Huayoccari House - Barclay & Crousse Architecture
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Huayoccari House

Color, Matter and Essential Spaces

Barclay & Crousse Architecture

Edited By Francesco Pagliari - 15 June 2020

A place of stirring sensations and breathtaking views, the Sacred Valley of the Incas, running along the Urubamba river in the Cordillera Oriental of the Peruvian Andes is enclosed by majestic mountains. This is the extraordinary setting, sacred to the Incas, of the holiday home designed by Sandra Barclay and Jean-Pierre Crousse, Peruvian architects of international experience and standing, who after 12 years working in Paris moved back to Lima in 2006. Completed in December 2018, the house is the first of the two similar, connected yet independent, houses making up the original project.

Built at an altitude of 2,950 m, the Huayoccari project takes its cue from the landscape, combining the technological possibilities available to contemporary architecture and time-honored craft skills. Given its setting, the architecture had a challenging brief: to measure up to, yet not jar with its awe-inspiring landscape, while being an example of quality, forward-thinking architecture. A series of terraces culminating in the horizontal platform on which the building rests solves any issues arising with building on a slope. In a context of soaring mountains laden with significance and symbolism, the plan is of the simplest, the geometries exuding an essential poetic, echoing the sense of immutable time imparted by the almost intimidating landscape. Dry stone walls similar to all those around mark out the perimeter of the plot and form retaining walls to the terraces down the south-facing slope, while paved paths lead up to the house. In the approach to the house, the visitor recognizes the features that echo the surroundings: the steeply sloped roof, local red stone, and shapes and volumes that create areas of light and shade echoing and giving views of the rugged mountains around.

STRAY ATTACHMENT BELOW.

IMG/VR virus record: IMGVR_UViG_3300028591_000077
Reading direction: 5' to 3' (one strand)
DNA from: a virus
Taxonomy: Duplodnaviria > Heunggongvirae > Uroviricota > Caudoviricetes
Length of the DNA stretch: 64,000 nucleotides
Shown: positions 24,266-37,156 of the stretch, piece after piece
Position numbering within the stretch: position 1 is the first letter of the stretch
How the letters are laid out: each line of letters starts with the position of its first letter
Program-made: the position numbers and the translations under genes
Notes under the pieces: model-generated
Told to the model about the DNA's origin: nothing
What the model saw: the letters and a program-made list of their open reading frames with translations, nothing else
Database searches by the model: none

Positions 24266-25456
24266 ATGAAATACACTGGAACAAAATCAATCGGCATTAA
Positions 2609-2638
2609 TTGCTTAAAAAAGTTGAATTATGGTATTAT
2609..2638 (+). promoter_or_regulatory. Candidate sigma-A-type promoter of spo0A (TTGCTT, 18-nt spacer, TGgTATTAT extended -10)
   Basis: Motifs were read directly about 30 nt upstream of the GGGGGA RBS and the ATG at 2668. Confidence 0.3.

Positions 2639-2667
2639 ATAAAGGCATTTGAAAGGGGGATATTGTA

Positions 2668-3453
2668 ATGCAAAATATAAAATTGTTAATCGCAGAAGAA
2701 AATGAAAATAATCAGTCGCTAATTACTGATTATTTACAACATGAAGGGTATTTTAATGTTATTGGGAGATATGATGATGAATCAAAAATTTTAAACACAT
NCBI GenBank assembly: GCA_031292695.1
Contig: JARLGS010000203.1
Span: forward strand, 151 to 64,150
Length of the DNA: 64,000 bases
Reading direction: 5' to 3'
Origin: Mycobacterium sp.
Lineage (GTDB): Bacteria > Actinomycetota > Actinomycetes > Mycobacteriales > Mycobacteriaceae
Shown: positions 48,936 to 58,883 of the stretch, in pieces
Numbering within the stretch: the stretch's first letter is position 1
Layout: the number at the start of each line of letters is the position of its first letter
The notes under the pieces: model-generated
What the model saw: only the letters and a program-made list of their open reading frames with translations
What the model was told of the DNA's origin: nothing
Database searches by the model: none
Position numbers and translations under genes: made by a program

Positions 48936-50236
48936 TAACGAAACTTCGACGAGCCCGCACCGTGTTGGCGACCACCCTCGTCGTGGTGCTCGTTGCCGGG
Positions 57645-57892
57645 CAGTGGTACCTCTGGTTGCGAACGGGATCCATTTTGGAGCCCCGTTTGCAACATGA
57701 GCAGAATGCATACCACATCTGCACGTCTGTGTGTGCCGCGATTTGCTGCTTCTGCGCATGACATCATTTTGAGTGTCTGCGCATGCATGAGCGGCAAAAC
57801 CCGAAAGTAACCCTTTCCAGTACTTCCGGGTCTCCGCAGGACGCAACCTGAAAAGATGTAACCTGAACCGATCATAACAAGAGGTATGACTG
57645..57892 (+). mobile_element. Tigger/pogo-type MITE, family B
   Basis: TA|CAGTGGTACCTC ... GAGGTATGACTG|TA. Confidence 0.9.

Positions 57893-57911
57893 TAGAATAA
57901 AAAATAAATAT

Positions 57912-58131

The structural frame is in reinforced concrete, this being a seismic area. The architecture taps into a series of themes. The L-shaped plan plays with the idea of separation and connection, the two volumes making up the house linked by a partly open corner hinge, an area with a small reflective pond that catches the light. The ground floor comprises a series of nuclei. The extensive communal area of the short arm includes a living room and kitchen-dining room, one end of which is hinged to the long side of the “L” where a corridor running the length of the volume serves two
bedrooms, and a staircase against the windowless end wall, lit by a skylight and landing window leading to the upper floor. Here, the accent is more on separation. A large vertical partition divides the upper story into two parts, immediately suggesting the master bedroom’s panoramic terrace accessed through full-height glazing. The other volume is given over to communal space. A ground-floor living area is separated from a long patio area by a large glazed partition. Open on both sides, the patio has a fireplace built into the brick wall and is a pivotal gathering place of the home. The deep white intrados contributes to the sensation of an intensely lit outdoor area reaching into the landscape.

The two main volumes of the residence and a service unit face onto an inner patio planted with an indigenous tree and shrubs. The residence combines sophistication and simplicity. Stark geometries contrast with other more intricate features. The elevations overlooking the patio are particularly interesting, their innovative architectural design referencing the geological formations and materials of the area. Red Andean stone is an all-important feature, lining the lower part of the elevations in a design reminiscent of opus incertum, the random uneven pattern taking on a sculptural appearance in striking contrast to the upper part in smooth unrendered cement whose reddish color - due to the oxides in the components - creates a gentle contrast to the red stone. The thick solid walls are broken by an irregular series of projecting windows on the upper floor, unusual features that are not just decorative but serve to tunnel light into the interiors.
This expressivity of color and materiality continues inside. The same local stone clads the walls in the same bas-relief pattern. The flooring comprises smooth locally sourced slabs and the walls are either plaster or unrendered cement, offsetting the stone to great effect. The stone roof insures thermal inertia while the thick walls help ensure comfort zone environments throughout.


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